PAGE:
We’ve had a few discussions in class over the past few weeks over whether or not art is the most valuable part of a comic. Some said that they would never read a comic with bad art, while others argued that they’re satisfied as long as the story is interesting. “Bad” art, here, is obviously not only subjective but also a word that depends on context. “Bad” art doesn’t necessarily mean “technically inept” – Gary Panter’s art may, for example, be ‘technically’ bad, but his grungy, sketchy also serves his stories effectively. “Bad art” can just as easily be ‘technically good’ art – though it may be capably drawn and well-proportioned, it could not work well with the story/genre or it may just be lifeless.
I’ve been reading some new stuff lately, Brian Wood (writer) and Ming Doyle’s (artist) new miniseries Mara in particular. Let me tell you: though I’m now pretty involved in the story, I had to slog through the first issue.
Luckily it improves in later issues, but the art in issue 1 of Mara is absolutely lifeless. Just LOOK at that page – this is a pivotal scene but it’s marred by static movement, static colour, and Mara’s dead eyes. To better illustrate how static this page is, I performed the same exercise we did in class, identifying the dominant shapes in each panel. Doing so, it was easy to quickly see the pattern that emerged.
And, well… that’s a lot of rectangles. Now, it’s completely possible that some of you will look at this page and go, wow! Look at that great, interesting artwork! Greg McElhatton over at Comic Book Resources raved about Ming Doyle’s art in issue 1, stating that, “This is the first full-length comic I’ve seen Doyle illustrate, and hopefully it won’t be the last. Her art continues to impress me; it’s energetic and has a flow from one panel to the next that feels effortless.” To each his own!
Would it be reasonable to say this is a case of “bad art”? To be fair, Ming Doyle’s art isn’t technically bad. Though her art style is certainly different from the sleek superhero art that’s usually expected from these kinds of stories, she can still obviously draw. But unfortunately, her stiff figures, boring panel progression and Jordie Bellaire’s dull colours combine for a generally terrible page, in my opinion. Does that make it “bad art”? Is “bad art” just “bad”, or can “bad art” be boring art? How about uninspiring art?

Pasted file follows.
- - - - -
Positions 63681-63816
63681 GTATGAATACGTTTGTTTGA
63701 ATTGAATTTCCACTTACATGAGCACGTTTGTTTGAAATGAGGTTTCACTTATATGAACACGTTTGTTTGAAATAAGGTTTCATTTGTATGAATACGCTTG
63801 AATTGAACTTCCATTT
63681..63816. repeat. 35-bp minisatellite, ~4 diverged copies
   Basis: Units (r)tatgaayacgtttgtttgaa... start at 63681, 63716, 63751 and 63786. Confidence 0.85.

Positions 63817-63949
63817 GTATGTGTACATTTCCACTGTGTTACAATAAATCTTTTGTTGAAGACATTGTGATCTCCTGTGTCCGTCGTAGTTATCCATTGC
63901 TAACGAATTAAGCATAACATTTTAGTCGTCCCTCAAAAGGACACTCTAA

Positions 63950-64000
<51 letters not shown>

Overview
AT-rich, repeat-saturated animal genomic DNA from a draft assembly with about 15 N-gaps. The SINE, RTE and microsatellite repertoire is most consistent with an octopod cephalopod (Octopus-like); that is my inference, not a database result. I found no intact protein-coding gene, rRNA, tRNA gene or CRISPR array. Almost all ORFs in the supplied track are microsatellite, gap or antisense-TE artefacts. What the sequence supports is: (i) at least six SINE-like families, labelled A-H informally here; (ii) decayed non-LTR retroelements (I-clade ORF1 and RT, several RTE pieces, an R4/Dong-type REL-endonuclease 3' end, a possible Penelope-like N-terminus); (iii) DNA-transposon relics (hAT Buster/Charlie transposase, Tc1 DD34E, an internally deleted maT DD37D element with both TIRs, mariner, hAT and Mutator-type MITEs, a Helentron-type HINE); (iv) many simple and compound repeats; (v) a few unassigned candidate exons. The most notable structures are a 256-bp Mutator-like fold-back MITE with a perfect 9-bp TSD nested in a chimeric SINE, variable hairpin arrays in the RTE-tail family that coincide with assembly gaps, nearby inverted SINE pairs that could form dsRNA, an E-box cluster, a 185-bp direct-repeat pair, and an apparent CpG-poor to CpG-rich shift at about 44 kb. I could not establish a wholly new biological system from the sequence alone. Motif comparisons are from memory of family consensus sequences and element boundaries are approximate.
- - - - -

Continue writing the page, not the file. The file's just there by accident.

I almost didn’t even finish the first issue, I was so unenthused with the lifelessness of Mara‘s illustrations (the rest of the issue, well… imagine panels that look like these, broken up by paragraph upon paragraph of narrated exposition. Capital-d Dull.) Now, don’t get me wrong – I’m glad I ended up picking up the second issue, as well as the third. Mara’s story has hooked me at this point. However, I know very well that don’t continue to read this series because of the art. Instead, I’m reading it in spite of the art (and, relating to last class’ discussion of Neil Gaiman, because of the brand that is Brian Wood).
So I want to throw this out there for you guys:
1) What do you think of this page from Mara #1? Am I way off base?
2) Have you read anything only because of the art? Have you read anything just for the story, in spite of the art? And, if both cases are true for you, how did those reading experiences differ for you?
– Alex McKay